posted by odinsdream at 6:44 AM on September 27, 2012 [1 favorite]


Cavers are salivating over this tech. Mapping, or surveying, a cave is slow, tedious task. Being able to travel normally through a cave and come out with an accurate map would make me very happy.
posted by I'm Doing the Dishes at 6:48 AM on September 27, 2012 [1 favorite]


A backpack that generates its own map? Forget emergency responders, Dora the Explorer needs this right now.

Dear Strange Interlude:

I DO NOT support this plan.

Sincerely,

I'm the map, I'm the map, I'm the map, I'm the map
posted by Benny Andajetz at 6:53 AM on September 27, 2012 [1 favorite]


Best, probably most expensive RPG session ever - get a group in a large building with enough of these and enough smartphones with RFID readers for everyone, mounted on the wrist like a Pip-Boy. The smartphone displays the map as it's discovered, the inventory, messages and images from the GM, etc. The GM RFID-tags props, locations, inventory items, clues, events, NPCs and enemies (played by people in costume, or by practical effects and props, or by pico projected visuals!). When a player picks up an RFID tag it flags the GM, who is hidden away somewhere in the area, tying all systems together, communicating with people via text and images to the phones and audio to headsets, as well as keeping an eye on the players using the images provided by the mapping backpack.
posted by jason_steakums at 7:16 AM on September 27, 2012 [1 favorite]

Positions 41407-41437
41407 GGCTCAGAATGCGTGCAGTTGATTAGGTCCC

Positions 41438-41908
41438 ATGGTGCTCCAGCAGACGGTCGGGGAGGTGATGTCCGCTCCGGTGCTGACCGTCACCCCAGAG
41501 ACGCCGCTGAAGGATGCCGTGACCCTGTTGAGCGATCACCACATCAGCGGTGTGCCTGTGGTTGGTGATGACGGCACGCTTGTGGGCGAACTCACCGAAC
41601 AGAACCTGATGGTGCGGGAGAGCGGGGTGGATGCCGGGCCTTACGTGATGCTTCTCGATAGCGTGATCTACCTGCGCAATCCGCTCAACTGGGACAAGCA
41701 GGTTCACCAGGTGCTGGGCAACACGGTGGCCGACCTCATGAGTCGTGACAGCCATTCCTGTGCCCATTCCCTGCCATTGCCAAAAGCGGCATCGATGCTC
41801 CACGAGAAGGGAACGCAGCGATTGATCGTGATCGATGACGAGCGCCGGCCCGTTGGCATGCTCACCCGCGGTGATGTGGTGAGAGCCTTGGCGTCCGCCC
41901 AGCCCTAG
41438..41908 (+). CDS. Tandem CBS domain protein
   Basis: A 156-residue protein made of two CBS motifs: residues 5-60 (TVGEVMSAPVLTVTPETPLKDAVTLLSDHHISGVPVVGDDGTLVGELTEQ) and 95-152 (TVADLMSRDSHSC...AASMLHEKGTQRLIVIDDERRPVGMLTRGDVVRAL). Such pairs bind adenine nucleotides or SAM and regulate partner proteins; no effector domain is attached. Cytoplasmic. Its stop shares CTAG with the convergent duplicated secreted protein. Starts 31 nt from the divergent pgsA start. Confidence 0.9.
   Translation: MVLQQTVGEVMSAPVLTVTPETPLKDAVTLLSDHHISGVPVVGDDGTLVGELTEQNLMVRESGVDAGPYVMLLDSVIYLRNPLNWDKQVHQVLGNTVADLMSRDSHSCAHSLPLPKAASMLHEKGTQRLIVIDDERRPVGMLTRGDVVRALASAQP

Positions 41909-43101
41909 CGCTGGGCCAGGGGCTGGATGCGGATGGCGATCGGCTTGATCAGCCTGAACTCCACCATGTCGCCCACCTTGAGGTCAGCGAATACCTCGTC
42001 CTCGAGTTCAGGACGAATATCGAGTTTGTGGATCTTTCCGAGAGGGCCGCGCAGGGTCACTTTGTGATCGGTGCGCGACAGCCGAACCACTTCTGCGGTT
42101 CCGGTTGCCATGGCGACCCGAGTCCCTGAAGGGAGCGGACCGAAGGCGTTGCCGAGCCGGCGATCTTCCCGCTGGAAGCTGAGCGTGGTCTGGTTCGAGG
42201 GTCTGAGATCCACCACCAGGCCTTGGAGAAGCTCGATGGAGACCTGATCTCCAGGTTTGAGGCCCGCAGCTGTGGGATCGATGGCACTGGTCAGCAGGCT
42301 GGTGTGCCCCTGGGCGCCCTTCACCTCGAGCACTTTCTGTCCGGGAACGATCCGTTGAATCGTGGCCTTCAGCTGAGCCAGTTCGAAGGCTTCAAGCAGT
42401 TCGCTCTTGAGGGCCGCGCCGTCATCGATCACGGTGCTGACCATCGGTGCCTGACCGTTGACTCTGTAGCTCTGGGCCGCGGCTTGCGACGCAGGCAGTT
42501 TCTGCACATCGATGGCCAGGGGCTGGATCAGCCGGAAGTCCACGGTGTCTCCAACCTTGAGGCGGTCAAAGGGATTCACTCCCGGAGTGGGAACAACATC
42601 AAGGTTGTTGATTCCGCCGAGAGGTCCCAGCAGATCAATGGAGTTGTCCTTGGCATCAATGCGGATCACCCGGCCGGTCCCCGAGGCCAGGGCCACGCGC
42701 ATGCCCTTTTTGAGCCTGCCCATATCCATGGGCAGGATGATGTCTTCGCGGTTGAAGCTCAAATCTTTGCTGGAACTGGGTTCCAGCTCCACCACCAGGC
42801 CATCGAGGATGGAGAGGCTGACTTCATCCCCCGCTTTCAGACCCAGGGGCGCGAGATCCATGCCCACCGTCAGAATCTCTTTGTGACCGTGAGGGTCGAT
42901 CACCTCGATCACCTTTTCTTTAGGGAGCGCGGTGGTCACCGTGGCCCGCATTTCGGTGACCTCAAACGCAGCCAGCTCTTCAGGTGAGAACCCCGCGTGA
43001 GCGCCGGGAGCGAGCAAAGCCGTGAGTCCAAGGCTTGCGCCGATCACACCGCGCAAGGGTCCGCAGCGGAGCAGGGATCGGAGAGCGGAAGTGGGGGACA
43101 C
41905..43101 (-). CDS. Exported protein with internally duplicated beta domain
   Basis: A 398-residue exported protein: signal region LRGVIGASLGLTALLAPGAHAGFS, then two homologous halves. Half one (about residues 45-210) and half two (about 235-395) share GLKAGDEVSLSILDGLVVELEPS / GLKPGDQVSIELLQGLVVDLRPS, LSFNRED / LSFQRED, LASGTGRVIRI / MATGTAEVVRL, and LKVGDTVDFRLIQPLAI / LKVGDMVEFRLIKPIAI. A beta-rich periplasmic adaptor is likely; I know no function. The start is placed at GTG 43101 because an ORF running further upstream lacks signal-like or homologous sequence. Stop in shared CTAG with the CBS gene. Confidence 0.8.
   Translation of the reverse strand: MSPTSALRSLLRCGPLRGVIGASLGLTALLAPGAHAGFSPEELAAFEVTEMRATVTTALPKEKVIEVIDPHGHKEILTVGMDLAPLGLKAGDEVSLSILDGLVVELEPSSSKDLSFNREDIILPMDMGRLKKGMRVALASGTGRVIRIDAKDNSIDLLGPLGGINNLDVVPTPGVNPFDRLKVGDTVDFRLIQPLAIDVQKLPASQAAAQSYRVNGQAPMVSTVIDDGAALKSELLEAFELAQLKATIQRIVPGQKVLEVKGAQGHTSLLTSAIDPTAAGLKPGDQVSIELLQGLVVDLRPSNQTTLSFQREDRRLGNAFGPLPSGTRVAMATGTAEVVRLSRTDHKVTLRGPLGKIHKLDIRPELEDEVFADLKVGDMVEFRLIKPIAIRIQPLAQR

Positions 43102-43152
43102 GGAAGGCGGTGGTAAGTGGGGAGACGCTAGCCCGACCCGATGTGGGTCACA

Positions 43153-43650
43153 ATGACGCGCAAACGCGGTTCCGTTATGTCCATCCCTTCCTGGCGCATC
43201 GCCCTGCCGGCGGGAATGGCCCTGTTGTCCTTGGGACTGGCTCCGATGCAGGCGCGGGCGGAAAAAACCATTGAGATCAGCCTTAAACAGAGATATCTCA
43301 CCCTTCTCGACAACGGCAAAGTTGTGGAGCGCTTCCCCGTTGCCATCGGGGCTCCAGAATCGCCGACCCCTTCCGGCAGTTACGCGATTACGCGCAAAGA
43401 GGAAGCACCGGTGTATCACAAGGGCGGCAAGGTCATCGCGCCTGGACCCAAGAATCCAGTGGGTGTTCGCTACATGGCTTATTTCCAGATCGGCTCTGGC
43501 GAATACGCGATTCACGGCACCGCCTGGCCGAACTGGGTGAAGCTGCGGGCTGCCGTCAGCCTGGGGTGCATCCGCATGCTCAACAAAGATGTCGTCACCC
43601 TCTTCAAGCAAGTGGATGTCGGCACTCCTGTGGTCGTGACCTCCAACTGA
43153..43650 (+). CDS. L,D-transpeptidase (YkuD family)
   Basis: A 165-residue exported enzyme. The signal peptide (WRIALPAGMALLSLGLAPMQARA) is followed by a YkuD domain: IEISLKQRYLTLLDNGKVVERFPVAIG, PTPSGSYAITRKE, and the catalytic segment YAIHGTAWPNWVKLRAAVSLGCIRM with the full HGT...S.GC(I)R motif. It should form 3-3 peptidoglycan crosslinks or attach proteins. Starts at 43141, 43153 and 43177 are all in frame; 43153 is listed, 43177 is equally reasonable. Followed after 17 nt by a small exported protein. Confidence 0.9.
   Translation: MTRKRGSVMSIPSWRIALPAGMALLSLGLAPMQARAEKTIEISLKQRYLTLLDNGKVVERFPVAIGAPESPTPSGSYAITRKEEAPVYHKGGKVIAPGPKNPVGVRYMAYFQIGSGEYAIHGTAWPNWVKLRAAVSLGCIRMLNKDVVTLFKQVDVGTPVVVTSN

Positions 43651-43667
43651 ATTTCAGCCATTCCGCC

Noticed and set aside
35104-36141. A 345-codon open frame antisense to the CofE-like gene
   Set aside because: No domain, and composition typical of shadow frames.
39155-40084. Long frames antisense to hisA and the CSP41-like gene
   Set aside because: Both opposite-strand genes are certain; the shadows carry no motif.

Mischief managed!
posted by arcticseal at 7:18 AM on September 27, 2012 [1 favorite]


Best, probably most expensive RPG session ever -- Dream Park
posted by crunchland at 7:21 AM on September 27, 2012 [1 favorite]


I'm surprised nobody has said this yet, but –

I guarantee you that there's a room somewhere at Google where they're talking excitedly about how they're going to get a few hundred of these things and start making Indoor Maps a ubiquitous reality. That's assuming they didn't call these guys yesterday and convince them to produce the units (or at least send some plans or something over) already.
posted by koeselitz at 7:45 AM on September 27, 2012 [1 favorite]


I don't imagine the LIDAR would work very well in a building that's on fire, even (and perhaps especially) if they're IR-based. IR isn't that much better at seeing through smoke than visible light (if it was, firefighters would just use NVGs). But maybe they can take the same system and apply it to millimeter-wave radar or backscatter X-rays or some other system that could see through smoke. Although I'm not sure I'd want to wear a backscatter-based system around for very long.